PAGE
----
Fun Drives: Exploring Key West
OK, now that you have rented your convertible from Budget, National, or Thrifty, a great way to spend a day or three is to head south out of Miami along the coastline until you reach the Florida Keys. The name for this exquisite chain of islands comes from the Spanish word "coyas" which means "small islands." At the end of this chain of islands, you eventually come to famous Key West.
To reach Key West out of Miami, you head south on Highway 1. This highway will take you across a variety of islands, bridges, and the ever-present beautiful scenery but will eventually reach Key West after about 150 miles. Key West is just two miles by four miles in size but is still larger than life. This island attracts a variety of full time inhabitants from famous performers, singers, writers, free thinkers, and the well-to-do. Regardless of who lives here, Key West has an amazing variety of sites to see and things to do.
First stop: Key West by Sea (0 Duval Street, 305.296.6293)
One of the best ways to explore Key West and its surroundings is by sea. The catamaran The Pride of Key West and the glass-bottom boat Fireball go out daily to explore Key West and the coral reefs around it. These tours are not only a lot of fun but very affordable (reef trips are currently $35 per person, $37 for sunset cruises).
Second stop: Audubon House & Tropical Gardens (205 Whitehead Street, 305.294.2116)
This is a nice example of 19th-century Key West architecture. Named for renowned bird expert John James Audubon, this stop is a peaceful break from a busy day's site-seeing. There is a half-hour audio tour conducted by the "ghosts" of the family who lived here, which takes you through the house and grounds where you can see some of Audubon's well-known paintings, fabulous antiques, historical photos, and of course, the lush tropical gardens.
Third stop: Mel Fisher's Maritime Heritage Society Museum (200 Greene Street, 305.294.2633)
Travelers who like pirates, sunken treasure, and diving should check out this small museum. the Mel Fisher's Maritime Heritage Society Museum has an impressive display of gold artifacts like gold doubloons, pieces of eight, and solid gold bars. A 170th century English merchant slave ship is on view on the museum's second floor. There are also fascinating exhibits on the equipment used to retrieve these rate artifacts from the Atlantic Ocean.
Fourth stop: Hemingway House (Truman Ave and Olivia Street, 305.294.1136)
"Papa" Ernest Hemingway lived in this Spanish colonial-style house built in 1851 of coral rock from 1931-1940. This was one of the first homes on the island with indoor plumbing and the first with a swimming pool. Tourists are directed to look for the penny which Hemingway pressed into the cement by the pool. He wrote many of his most famous works while living here. Hemingway is said to have lived with up to 50 cats which were famous for having six toes. Some of these six-toed feline descendants can still be found on the grounds.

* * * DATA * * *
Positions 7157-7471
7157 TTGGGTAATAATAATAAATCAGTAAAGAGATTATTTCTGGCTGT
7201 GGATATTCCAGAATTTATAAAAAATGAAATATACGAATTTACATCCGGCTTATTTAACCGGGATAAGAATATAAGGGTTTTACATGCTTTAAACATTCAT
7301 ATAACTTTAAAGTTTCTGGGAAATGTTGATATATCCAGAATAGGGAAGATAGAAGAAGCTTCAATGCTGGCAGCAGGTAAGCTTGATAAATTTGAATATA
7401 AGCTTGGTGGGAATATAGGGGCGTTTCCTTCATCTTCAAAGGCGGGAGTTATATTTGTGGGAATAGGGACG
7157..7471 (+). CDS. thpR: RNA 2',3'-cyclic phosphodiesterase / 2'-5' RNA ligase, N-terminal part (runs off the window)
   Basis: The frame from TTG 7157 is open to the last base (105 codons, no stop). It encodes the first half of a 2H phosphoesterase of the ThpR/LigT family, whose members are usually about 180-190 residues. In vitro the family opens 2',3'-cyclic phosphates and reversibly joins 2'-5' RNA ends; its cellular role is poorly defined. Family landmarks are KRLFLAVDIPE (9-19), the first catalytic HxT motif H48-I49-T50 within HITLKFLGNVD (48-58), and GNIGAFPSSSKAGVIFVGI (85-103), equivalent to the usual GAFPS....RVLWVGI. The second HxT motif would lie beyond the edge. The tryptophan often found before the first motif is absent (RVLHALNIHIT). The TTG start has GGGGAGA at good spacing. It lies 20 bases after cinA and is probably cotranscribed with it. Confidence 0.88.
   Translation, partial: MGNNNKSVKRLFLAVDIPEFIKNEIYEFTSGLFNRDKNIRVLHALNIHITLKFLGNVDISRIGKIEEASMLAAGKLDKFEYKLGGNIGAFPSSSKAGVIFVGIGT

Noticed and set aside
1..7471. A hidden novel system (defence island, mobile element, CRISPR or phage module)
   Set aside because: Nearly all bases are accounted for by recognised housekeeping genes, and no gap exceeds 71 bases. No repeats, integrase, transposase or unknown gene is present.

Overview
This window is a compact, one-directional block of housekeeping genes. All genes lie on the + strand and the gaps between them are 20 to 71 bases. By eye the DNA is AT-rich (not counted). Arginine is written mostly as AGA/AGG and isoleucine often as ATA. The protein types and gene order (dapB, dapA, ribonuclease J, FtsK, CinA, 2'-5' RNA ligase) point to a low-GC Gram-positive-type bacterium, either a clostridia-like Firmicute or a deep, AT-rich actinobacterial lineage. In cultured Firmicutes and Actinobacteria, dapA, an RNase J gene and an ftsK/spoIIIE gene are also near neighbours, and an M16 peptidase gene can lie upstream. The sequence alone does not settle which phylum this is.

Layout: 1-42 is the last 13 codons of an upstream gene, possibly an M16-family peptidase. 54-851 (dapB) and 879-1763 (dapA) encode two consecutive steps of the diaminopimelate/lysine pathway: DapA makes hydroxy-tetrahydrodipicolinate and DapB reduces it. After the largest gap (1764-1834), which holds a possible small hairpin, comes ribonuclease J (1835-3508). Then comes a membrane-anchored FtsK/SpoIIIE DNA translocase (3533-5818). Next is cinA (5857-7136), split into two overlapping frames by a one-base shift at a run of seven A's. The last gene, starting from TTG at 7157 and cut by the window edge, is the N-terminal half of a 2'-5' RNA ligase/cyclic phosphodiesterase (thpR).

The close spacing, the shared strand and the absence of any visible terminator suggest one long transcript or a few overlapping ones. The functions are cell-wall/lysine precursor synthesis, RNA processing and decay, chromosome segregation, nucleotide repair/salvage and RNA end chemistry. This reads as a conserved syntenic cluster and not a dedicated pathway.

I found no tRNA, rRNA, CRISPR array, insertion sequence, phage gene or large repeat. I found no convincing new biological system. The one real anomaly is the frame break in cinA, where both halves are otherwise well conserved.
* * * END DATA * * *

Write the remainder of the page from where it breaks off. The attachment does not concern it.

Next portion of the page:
Fifth stop: Florida Keys Eco Discovery Center (35 E. Quay Road, 305.809.4750)
The center features interactive displays which depict Florida Keys underwater and upland natural habitats. The exhibits also feature the ecosystem of North America's only contiguous barrier coral reef.
Sixth stop: Key West Cemetery (Entrance at the corner of Margaret and Angela streets)
Built on hard, coral rock the tombs here are raised (some stacked on top of each other) to avoid flooding . Famously droll epitaphs include "I told you I was sick" on the tomb of a notorious hypochondriac and one widow's inscription "At least I know where he's sleeping tonight."
Seventh stop: Key West Shipwreck Historeum (1 Whitehead Street (by Mallory Square), 305.292.8990)
Really interesting place to learn everything you ever needed to know about shipwrecks along the Florida Keys and the treacherous reef system.
Eight stop: Lighthouse Museum (1316 Duval Street, 305.296.2988)
Built in 1848, Key West's lighthouse was capable of beaming light 25 miles out to sea. Climb the 88 steps to enjoy panoramic seascapes and views of the town.
Ninth stop: Fort Zachary Taylor Historic State Park (Call the park rangers at 305.292.6713)
The 1866 brick fort is now a military museum with a fine collection of Civil War artifacts. The island's best beach is also nearby.
Tenth Stop: Sunset Celebration at Mallory Square (On the docks at the westernmost end of Whitehead Street)
Every evening, the fun-loving citizens of the self-styled "Conch Republic" gather at the docks behind Mallory Square to celebrate the day that was. On a typical evening you will find acrobats, food vendors, portrait artists, animal acts, and a variety of other fun and engaging activities.